Sheer Deliciousness


By Karen MacNeil

I’m guilty (like just about everyone else I know), of drinking Beaujolais once a year. Right now in November, when stores all over announce Le Beaujolais Est Arrivé! (The Beaujolais Has Arrived!) What has arrived, to be exact, is the exploit Beaujolais Nouveau, a bubble-gummy young wine made immediately after the harvest. But I hate Beaujolais Nouveau. Old-style, traditional Beaujolais from one of the 10 Cru is so much better. Last week, I decided to taste a whole bunch of them.

First, a few words of context: Beaujolais has been called the only white wine that happens to be red. Indeed, despite its vivid magenta color, Beaujolais can seem like white wine in its expressiveness, freshness, and thirst-quenching qualities. The flavors of gamay (the only grape used) are unmistakable: a rush of black cherry and black raspberry, then bolts of peaches, violets, and roses, often followed by peppery spiciness and minerality at the end. And because gamay is naturally low in tannin, its already profuse fruitiness seems even more dramatic.

I went into the tasting looking for these flavors. Interestingly, and for the first time ever in my experience, lots of the Beaujolais I tasted were dried out, hollow and firm. I wondered if producers, in an effort to make “serious Beaujolais,” had somehow managed to extract more tannin and flattened the fruit in the process? That said, the very good ones, were indeed VERY good.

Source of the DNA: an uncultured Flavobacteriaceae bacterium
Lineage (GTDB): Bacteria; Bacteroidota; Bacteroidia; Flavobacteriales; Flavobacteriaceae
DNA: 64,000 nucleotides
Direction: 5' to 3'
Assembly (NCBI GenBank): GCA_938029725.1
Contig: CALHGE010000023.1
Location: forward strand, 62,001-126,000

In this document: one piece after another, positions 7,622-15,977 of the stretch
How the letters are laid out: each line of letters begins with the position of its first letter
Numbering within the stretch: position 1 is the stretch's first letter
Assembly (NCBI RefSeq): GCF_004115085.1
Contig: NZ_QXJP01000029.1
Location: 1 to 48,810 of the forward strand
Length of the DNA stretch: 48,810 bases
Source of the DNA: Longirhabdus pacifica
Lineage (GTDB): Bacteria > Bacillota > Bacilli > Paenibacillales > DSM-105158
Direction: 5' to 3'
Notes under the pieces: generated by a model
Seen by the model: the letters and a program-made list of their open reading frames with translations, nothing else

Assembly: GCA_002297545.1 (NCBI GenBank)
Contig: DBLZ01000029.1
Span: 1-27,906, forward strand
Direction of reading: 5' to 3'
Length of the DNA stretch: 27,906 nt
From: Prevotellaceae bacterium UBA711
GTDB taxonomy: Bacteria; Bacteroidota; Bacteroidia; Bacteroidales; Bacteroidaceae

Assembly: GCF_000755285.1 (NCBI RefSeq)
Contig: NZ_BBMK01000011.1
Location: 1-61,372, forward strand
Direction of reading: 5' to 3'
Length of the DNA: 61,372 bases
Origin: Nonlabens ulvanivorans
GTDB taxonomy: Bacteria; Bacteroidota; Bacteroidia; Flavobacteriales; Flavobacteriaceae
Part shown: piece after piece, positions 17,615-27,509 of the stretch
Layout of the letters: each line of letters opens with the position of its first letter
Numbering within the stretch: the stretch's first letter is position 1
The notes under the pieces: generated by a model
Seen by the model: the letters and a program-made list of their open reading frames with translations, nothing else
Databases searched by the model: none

A few words on the Cru. By law, Beaujolais is made in three ascending categories of quality (and price). They are:

  • Beaujolais
  • Beaujolais-Villages
  • Beaujolais Cru

Basic Beaujolais is the result of grapes grown mainly in less distinguished (less granitic) vineyards in the south. Soil here is more fertile, the land is flatter, and the wines tend to be lighter and less concentrated.

Beaujolais-Villages is a notch better in quality, and comes from thirty-nine villages in the hilly midsection of the region. Soil here is poorer, composed of granite and sand, forcing the vines to yield better, riper grapes.

Better still are the Beaujolais Cru. In Beaujolais the word cru does not indicate a vineyard as it does in other French regions, but, instead, refers to ten distinguished villages. Beaujolais Cru wines come from these villages, all of which are located on steep granite hills (about 1,000 feet in elevation) in the northern part of Beaujolais. The crus, more or less from north to south, are: St.-Amour, Juliénas, Chénas, Moulin-à-Vent, Fleurie, Chiroubles, Morgon, Régnié, Brouilly, and Côte de Brouilly. Cru wines are tend denser, richer, and more expressive than basic Beaujolais. Not surprisingly, they are also capable of aging thanks to their greater structures.

Here were the wines that excelled in my tasting—and all of them are great deals. Drink them now. Drink them over the next year. Deliciousness doesn’t have a season.

My Top Beaujolais Cru

  • ANNE-SOPHIE DUBOIS “L’Alchimiste” Fleurie 2015 $24
  • ANNE SOPHIE DUBOIS “Clepsydre” Fleurie 2015 $28
  • CHATEAU du CHATELARD “Cuvée les Vieux Granits” Fleurie 2014 $22
  • JEAN-MICHEL DUPRE “Haute Ronze” Vieilles Vignes Réginié 2016 $13
  • ROBERT PERROUD “Pollen” Brouilly 2015 $20
  • YOHAN LARDY “Les Michelons” Moulin-à-Vent 2015 $20
  • DOMAINE des ROSIERS Moulin-à-Vent 2015 $18

 

 

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